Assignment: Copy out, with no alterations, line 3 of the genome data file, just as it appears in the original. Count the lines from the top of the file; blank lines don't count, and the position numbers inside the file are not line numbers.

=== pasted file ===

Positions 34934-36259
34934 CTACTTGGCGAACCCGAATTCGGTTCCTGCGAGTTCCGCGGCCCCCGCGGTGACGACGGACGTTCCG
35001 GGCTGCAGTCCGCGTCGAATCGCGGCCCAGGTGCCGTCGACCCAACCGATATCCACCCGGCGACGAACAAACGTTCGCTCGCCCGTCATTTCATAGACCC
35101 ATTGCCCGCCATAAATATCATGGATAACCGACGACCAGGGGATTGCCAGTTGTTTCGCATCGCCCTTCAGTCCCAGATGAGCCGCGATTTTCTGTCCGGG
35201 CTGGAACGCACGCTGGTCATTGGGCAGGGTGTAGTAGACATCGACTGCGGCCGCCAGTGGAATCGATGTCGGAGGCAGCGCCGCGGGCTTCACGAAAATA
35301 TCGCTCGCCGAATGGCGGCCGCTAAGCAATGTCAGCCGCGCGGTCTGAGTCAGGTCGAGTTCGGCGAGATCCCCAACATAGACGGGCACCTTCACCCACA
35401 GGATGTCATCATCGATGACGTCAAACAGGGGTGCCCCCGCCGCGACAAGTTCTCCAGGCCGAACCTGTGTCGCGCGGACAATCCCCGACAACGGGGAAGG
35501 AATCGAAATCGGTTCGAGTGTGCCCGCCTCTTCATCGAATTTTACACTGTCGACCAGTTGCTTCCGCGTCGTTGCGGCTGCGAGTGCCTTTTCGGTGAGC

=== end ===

35001 GGCTGCAGTCCGCGTCGAATCGCGGCCCAGGTGCCGTCGACCCAACCGATATCCACCCGGCGACGAACAAACGTTCGCTCGCCCGTCATTTCATAGACCC